The age-old criticism of WFH used to be that without the pressure of a boss figure in the office, workers wouldn’t feel as motivated to accomplish tasks promptly. Although this has been disproven, that’s not to say remote workers aren’t lacking structure. On days with endless meetings and non-stop Slack notifications, it can feel hard to accomplish anything at all.
That’s why organizing your time is such an important skill.
While your brain is still in ‘work’ mode before you log off every night, outline what you need to accomplish the following day. That way, you’re not coming in cold and needing to warm up when you get started the next day. You can just get right to it.
What’s more, try blocking off your calendar with hour- or two-hour “do not book over” standing appointments. Use this time to push aside all distractions, mute your notifications, and get some work done.
We’re not sure why, but sometimes having a plan can make all the difference in feeling more calm and motivated to take on the day.
3. Prioritize Taking Breaks
We’re not sure what happened, but somewhere in between the in-office and remote work switch, we stopped taking regular breaks. Maybe we were so desperate to show that we were actually working remotely that we all picked up a bad habit of getting chained to our laptops and being online constantly.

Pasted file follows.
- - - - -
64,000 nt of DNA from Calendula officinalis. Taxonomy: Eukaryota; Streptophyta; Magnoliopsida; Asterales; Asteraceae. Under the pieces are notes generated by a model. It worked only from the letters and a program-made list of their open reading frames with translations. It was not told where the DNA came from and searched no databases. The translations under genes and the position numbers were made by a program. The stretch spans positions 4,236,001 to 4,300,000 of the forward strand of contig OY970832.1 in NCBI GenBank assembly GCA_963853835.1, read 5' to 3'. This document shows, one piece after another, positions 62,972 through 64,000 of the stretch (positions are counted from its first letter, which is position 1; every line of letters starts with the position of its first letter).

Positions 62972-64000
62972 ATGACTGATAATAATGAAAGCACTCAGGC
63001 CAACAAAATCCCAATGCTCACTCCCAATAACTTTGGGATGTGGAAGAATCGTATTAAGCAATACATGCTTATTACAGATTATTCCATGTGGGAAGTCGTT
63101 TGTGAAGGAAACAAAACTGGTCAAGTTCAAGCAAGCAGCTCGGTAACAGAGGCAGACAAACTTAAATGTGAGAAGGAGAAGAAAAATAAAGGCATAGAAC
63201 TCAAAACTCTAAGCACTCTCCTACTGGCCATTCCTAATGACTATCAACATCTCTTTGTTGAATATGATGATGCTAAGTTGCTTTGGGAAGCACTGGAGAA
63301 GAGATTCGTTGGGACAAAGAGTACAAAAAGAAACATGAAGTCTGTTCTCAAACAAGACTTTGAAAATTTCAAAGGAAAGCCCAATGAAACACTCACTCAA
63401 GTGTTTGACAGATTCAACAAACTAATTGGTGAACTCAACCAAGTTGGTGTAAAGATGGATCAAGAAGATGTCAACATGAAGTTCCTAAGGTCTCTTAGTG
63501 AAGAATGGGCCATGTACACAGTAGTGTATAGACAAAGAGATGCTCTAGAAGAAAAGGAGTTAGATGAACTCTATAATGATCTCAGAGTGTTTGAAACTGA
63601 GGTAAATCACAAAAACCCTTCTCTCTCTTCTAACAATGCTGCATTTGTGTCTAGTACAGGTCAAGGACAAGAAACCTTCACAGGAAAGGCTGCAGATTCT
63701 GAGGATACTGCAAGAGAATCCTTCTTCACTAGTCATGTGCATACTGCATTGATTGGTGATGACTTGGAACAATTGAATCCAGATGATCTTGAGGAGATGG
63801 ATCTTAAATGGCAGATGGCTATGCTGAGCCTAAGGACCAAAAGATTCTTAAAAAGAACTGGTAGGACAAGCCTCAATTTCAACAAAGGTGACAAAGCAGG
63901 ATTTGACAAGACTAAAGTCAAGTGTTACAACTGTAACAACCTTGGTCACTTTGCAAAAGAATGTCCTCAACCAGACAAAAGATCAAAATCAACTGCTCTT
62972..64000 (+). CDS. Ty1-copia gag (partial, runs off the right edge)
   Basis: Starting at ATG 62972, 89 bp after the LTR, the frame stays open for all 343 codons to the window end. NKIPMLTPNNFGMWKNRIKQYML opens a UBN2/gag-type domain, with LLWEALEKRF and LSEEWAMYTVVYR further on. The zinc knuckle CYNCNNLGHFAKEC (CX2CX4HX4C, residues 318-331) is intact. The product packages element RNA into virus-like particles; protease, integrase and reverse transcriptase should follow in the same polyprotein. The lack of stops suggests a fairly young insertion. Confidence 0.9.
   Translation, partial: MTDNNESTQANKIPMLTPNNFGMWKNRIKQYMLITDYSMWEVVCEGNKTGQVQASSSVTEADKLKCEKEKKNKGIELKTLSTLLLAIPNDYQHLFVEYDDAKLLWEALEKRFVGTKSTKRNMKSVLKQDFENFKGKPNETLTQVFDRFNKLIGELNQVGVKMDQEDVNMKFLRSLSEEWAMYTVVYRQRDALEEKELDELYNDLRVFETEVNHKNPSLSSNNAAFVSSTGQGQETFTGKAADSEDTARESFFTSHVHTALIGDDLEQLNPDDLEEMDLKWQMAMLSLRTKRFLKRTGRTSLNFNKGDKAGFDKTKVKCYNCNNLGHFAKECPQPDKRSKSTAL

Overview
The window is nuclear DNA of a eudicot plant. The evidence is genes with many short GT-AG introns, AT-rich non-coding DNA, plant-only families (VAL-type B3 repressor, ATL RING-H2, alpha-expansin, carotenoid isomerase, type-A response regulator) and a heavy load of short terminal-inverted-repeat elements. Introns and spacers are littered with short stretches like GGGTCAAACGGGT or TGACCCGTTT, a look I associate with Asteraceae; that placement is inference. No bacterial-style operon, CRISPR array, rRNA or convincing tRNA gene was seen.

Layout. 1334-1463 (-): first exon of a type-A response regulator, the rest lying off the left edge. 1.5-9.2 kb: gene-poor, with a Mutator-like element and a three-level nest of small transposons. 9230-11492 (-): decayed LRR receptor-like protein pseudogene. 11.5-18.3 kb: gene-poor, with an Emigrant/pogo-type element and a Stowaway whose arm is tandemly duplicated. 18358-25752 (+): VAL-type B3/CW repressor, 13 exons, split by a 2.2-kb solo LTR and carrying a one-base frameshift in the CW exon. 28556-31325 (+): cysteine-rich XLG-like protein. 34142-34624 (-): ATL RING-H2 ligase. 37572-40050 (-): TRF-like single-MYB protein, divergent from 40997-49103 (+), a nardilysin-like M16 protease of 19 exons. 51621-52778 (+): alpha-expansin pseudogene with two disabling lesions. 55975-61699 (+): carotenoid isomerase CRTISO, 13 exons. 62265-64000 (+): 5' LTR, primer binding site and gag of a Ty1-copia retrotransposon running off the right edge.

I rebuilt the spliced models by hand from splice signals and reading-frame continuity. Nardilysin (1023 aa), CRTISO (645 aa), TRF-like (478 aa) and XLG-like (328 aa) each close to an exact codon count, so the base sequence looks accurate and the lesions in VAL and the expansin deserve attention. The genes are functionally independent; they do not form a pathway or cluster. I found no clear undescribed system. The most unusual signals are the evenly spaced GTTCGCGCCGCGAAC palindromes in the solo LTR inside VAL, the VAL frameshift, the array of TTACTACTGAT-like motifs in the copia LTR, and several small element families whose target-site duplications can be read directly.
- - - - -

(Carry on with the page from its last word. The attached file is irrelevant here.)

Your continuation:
Here’s a little secret: The company will survive without you for thirty minutes.
Taking a lunch break in addition to other regular smaller breaks can help soothe feelings of burnout. They give your brain a chance to cool off, reset, and rest, all of which can help you be more productive later.
Have you heard of the Pomodoro technique?
It’s a style of time management that helps break up the minutes and gives your brain enough time to rest. Here’s how it works. You work for twenty-five minutes, then take a five-minute break. You repeat this three times until you get a longer, fifteen-minute break.
Pretty straightforward, right? You’d be surprised just how much more productive you can be in those twenty-five-minute spurts, rather than attempting to hammer it out all at once. Because you only need to focus on doing as much as you can for twenty-five minutes, you can avoid the anxiety of attempting to finish a task all at once.